“Hey, calm down,” Christy said softly. It was Friday evening and both she and Rupert were over at Tijan’s house. They had been expecting Jogob at 4:30 pm. And it was just turning 6:30 pm. Christy didn’t quite understand why Jogob didn’t show up. After all she had been very excited about meeting Rupert.

“Look Pert,” Tijan said. “Maybe she forgot.”

But Christy didn’t think so. Jogob had acted very strangely that morning at work. She had broken three plates, two tea cups and two dishes. Not only that, she had also spilled a large cup of apple juice on a high school girl. And she had spilt two orders before reaching their tables.

Nanadita had been very angry but she didn’t give Jogob the sack, which Christy was grateful for because it seemed that she liked the job. Christy had also tried to talk to her twice but Jogob had looked blank. It was as if she were a wall of brick.

“Rupert, I think Jogob has a problem,” Christy stated.

“Yeah, she heard that I wanted to see her, and so she pretended that something came up right?” Rupert retorted hotly.

“No,” Christy shook her head. “No, I think it started long before you came. I wish I could help her but she won’t tell me what is bothering her.”

“Maybe she’s too upset about it,” Tijan volunteered.

Rupert sighed. “I guess I over-reacted. I’d better take a walk to clear my head. Okay?”

Christy felt a sense of deja vu. It seemed as if exactly this moment had happened before.

“Okay,” she replied watching Rupert already disappearing.

“Christy, I don’t know. But it seems that you always get entangled in some sort of…well mystery. You are always mixed up in other people’s affairs,” Tijan said softly.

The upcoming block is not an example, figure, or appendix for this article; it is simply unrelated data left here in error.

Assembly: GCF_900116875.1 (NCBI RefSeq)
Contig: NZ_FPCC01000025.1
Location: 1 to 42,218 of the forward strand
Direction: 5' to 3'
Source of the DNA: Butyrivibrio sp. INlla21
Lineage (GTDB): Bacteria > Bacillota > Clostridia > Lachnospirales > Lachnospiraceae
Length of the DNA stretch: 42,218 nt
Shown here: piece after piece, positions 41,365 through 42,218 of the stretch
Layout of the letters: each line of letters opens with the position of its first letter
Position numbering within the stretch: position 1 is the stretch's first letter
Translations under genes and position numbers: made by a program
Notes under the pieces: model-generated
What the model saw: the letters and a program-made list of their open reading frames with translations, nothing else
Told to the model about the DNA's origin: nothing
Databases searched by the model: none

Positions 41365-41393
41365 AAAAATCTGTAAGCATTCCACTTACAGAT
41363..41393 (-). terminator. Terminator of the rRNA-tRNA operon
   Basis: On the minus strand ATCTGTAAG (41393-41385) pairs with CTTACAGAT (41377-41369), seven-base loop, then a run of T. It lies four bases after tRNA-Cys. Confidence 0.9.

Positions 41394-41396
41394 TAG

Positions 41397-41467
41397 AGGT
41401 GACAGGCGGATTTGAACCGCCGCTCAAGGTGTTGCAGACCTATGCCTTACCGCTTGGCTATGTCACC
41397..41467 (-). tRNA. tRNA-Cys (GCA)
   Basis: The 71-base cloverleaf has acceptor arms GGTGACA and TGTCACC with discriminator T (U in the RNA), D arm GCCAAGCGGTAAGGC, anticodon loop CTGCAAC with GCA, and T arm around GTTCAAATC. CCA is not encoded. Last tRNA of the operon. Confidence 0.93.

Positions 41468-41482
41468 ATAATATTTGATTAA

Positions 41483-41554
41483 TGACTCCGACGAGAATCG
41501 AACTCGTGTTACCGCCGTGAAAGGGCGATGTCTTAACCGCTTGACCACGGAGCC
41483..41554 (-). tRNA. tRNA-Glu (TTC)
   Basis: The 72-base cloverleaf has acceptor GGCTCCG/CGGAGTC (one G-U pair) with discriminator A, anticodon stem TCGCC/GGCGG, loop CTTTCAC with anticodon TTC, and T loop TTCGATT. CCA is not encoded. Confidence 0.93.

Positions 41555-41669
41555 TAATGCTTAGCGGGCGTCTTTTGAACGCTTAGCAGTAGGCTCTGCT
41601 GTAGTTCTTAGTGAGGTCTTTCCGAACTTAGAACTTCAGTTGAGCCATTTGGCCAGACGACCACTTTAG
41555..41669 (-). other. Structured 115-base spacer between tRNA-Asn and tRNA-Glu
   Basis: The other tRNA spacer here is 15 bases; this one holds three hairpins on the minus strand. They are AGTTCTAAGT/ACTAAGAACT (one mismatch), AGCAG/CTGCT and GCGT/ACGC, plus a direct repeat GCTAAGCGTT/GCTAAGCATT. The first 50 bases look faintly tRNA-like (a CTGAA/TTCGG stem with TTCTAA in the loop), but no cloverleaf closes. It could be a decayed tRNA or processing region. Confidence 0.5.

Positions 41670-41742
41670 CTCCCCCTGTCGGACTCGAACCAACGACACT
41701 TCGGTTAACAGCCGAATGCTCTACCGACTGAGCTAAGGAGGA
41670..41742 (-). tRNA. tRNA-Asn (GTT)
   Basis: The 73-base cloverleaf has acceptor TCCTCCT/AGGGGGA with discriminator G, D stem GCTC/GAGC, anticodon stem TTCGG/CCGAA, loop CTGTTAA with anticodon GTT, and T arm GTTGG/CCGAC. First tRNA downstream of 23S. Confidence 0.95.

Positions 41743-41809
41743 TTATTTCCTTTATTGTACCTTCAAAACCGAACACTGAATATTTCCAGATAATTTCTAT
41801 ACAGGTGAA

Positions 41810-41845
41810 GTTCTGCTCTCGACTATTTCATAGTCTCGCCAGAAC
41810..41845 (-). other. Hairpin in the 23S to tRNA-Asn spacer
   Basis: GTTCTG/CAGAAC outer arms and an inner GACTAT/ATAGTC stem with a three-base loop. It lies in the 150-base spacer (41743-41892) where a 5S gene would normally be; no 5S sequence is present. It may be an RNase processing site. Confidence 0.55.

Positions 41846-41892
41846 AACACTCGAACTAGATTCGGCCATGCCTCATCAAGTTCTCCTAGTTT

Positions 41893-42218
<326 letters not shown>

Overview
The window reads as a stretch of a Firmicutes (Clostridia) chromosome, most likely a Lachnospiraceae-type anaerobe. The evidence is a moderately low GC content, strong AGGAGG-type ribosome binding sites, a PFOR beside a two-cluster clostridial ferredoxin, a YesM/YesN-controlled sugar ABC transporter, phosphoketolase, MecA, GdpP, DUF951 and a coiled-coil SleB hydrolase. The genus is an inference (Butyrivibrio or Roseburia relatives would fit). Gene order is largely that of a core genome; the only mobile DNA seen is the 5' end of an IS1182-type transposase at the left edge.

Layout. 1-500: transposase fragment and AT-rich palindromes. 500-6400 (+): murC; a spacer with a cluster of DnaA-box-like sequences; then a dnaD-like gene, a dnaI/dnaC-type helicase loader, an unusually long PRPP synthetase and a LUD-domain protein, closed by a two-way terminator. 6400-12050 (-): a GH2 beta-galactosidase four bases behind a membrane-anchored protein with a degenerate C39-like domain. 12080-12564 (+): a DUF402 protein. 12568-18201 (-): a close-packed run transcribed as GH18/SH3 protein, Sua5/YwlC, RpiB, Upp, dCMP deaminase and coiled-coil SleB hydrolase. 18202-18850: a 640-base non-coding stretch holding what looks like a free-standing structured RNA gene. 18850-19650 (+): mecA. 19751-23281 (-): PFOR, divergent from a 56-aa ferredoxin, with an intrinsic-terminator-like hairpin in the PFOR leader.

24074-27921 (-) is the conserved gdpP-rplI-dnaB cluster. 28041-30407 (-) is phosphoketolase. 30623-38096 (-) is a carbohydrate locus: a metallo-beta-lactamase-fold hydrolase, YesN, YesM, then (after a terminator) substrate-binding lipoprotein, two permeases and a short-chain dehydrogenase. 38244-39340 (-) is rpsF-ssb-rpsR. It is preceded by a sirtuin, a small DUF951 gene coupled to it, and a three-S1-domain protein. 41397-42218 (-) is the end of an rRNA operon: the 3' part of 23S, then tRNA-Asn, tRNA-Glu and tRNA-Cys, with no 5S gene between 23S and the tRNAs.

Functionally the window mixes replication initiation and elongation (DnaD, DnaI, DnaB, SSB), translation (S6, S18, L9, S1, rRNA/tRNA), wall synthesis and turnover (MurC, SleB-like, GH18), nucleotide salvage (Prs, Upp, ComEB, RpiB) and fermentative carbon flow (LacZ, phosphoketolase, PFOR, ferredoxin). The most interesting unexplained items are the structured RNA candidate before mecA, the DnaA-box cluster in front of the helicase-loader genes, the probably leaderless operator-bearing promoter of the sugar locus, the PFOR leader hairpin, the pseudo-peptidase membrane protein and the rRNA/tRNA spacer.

Christy turned around slowly and looked at him sharply.

“In other words you are telling me not to help my friend right?”

“I didn’t …”

“Well what did you mean?” Christy demanded. “That I’m too nosy? Is that it?”.

“Listen to me.” Tijan’s voice rose and Christy quietened. “I didn’t mean any of that. All I meant was that maybe what Jogob is involved in is dangerous and I don’t want you to get hurt.”

ons 49 “You don’t?”

Son V mo “No. I like you a lot.” N o one

“A lot?”

“Actually very much. I’m concerned about you.”

***

Jogob was sitting at the back of their house thinking about what would happen if it turned out that Rupert was not from her aunt after all. She closed her eyes and took a deep breath then opened them again, picked up her sketch pads and pencil and began to draw. bi Jogob had been a gifted artist from as far back as she could remember. She sketched and sketched while her mind wandered. She didn’t even know what she was sketching until she had finished.